Looking through detailed sketches of luxurious and expensive bathrooms can be quite tempting, especially when you’re on a budget. However, your bathroom can be equally transformed into something that looks just as modern, stylish and refreshing but without the heavy price tag.

Conducting a partial bathroom renovation means you only have to change a little part of your existing bathroom rather than tearing it down and starting from scratch. If you intend to carry out this type of bathroom renovation in Toronto, depending on the size of your bathroom, you can spend between $1,000 – $5,000. With a partial bathroom renovation, you can save money by tackling smaller problems that exist in your present bathroom—or you can just upgrade a few of its features.

Partial bathroom renovations are quite affordable and would leave your bathroom feeling new and stylish without being time-consuming or a financial burden—which is important considering the economic impact of the pandemic. Repainting the bathroom walls, replacing the tiles on the floor and in the shower area are examples of partial bathroom renovations which is the cheapest to accomplish.

A more expensive and popular bathroom renovation is the standard 3- or 4-piece renovation. This renovation type involves a lot more services that are not covered by a partial renovation budget. To execute a standard bathroom renovation in Toronto you need a budget of about $10,000 – $15,000.

Unlike with a partial renovation, you would have to make a lot more changes to various elements of your bathroom without the hassle of changing the overall design. You can easily restore your current bathroom into a modernistic and classy space that fits your existing style. Making changes to more aspects of your bathroom is quite easy since there is more room in your budget to accommodate it.

A standard 3- or 4-piece renovation includes everything in a partial renovation plus extras such as revamped baseboards, installing a new bathroom mirror, buying new lights, installing a new vanity, changing the toilet, and buying new shower fixtures.

If you’re one of those looking to make a complete overhaul of your existing bathroom, then the option of a complete bathroom remodel is for you.

Unlike a bathroom renovation, remodelling means a complete change of your current bathroom design and layout for one that is newer and completely unrecognizable. The possibilities when remodelling a bathroom are endless especially when you have a large budget of over $15,000. That way, you can get the opportunity to create the perfect bathroom for yourself.

In addition to all that’s available with a standard bathroom renovation, bathroom remodelling allows you to make bathtub to shower conversion, relocation of plumbing, relocation of the toilet, reframing the bathroom and even relocating the shower.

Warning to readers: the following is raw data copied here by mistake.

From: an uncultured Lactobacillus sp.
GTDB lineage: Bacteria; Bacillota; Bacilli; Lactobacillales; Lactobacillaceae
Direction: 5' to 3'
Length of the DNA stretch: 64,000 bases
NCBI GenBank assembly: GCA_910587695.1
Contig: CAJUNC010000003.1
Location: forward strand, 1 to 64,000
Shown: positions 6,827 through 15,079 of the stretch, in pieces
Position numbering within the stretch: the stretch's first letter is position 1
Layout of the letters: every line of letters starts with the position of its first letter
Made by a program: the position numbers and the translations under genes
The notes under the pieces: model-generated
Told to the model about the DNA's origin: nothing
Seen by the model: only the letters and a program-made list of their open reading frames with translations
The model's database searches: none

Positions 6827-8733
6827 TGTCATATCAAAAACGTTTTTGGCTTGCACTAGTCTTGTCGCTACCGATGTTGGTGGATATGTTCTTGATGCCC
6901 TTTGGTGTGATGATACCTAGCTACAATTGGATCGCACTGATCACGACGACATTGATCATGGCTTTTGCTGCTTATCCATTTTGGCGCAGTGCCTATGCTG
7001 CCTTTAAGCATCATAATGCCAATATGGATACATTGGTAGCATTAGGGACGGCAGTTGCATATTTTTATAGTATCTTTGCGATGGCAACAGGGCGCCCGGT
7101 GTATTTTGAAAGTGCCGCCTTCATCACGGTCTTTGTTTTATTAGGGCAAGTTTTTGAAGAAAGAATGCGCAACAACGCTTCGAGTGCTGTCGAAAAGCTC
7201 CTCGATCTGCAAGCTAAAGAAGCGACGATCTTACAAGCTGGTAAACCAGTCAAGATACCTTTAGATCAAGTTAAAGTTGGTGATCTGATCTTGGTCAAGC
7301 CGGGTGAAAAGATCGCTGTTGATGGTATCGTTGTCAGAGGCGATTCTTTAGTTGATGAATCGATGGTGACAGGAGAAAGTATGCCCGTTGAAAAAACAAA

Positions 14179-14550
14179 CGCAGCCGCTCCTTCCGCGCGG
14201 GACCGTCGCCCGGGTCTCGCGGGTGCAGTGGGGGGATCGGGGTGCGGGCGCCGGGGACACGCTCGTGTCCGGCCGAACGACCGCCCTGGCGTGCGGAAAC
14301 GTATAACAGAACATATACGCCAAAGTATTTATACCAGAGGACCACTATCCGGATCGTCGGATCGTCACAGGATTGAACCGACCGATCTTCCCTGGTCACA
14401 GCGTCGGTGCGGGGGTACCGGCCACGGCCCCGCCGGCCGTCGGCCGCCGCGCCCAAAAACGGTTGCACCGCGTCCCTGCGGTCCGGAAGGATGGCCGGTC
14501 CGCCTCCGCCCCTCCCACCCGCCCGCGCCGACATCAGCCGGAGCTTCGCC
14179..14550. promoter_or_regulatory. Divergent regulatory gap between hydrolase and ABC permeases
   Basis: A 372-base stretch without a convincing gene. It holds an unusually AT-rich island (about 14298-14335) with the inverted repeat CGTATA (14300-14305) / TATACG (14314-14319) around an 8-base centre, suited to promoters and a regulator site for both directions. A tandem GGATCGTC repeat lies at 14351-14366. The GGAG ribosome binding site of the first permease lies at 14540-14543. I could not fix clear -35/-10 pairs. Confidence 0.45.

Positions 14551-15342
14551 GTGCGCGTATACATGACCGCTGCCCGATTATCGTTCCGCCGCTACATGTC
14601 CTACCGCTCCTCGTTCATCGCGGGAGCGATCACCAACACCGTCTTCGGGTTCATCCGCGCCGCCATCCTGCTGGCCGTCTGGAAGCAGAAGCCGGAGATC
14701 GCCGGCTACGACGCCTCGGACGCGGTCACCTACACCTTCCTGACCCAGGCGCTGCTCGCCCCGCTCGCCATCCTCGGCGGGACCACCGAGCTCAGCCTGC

In conclusion, a bathroom renovation can be a very important upgrade to your home and depending on the features that you decide to include, in addition to the size of your bathroom, this would influence the total cost of the project.

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7 Tips For First-Time Home Buyers In Calgary

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Buying a house for the first time can be overwhelming to say the least. If you’re wondering what neighbourhood to go with, what you can afford, or even how to just get started on the process, let us take some stress off your hands! We’ve teamed up with Hopewell Residential to give you 7 tips to ensure the home you end up with is everything you dreamed of.

Hopewell Residential is a five-time Developer of the Year award winner, so their expertise is second-to-none in Calgary and beyond. Who better to learn home-buying tips from than the homebuilders themselves?

Create a checklist of needs & wants

This is a biggie. When you’re buying your very first home, you’ll want to weigh your needs vs. your wants. Ensuring you have what you love in your first home is a big, big deal.

What should you do? Easy. Set up a list of needs and a list of wants, but be pretty strict with yourself, and make sure you take your lifestyle into consideration. With the increase in remote work over the past year, it’s important to keep in mind that a home office or flex room might just be the key to maximizing at home happiness. Especially if you’re thinking you might be expanding your family later on, spare rooms and extra space is key (but more on that later!).

Or for instance, you might need a home in an area with a high walkability score, but you want to be close to certain amenities. Set yourself up with the right level of compromise and the number of homes that actually fit your ‘perfect’ idea will skyrocket.

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‘Don’t give up’: Ottawa Valley realtors share statistics, tips for homebuyers in ‘extreme’ sellers market

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The real estate market in the Ottawa Valley can be summed up this way: people from far and wide are in a buying frenzy, but there’s hardly anything to buy at the “store,” and the limited inventory is overpriced.

This “stampede” — as one realtor described it — will affect rural towns as residents grapple with finding affordable housing and agonize over their inability to purchase homes in their price range.

“We are seeing a lack of inventory in all price ranges,” said Laura Keller, a real estate agent from Carleton Place.

Helen Vincent, a Renfrew realtor, said she’s never seen a market like this in her 36 years of practice. “We postpone offers for four to five days in order to get all the buyers,” she said.

Multiple offers — between seven and 10 — became the norm, with cash offers and no conditions, as buyers faced bidding wars. “In Ottawa, they have up to 50 (offers),” she added.

“It’s very stressful. You’re going to get nine (people) ticked off, and one happy. So many people are disappointed,” Vincent said.

Terry Stavenow, an Arnprior realtor for 40 years, said that “the pent-up need took over with inventory going low. It made a stampede on everything that was available.“

“Brand new housing — it’s very much gone. Several building developers are rushing to get inventory. They usually don’t do construction in the winter months,” said Stavenow.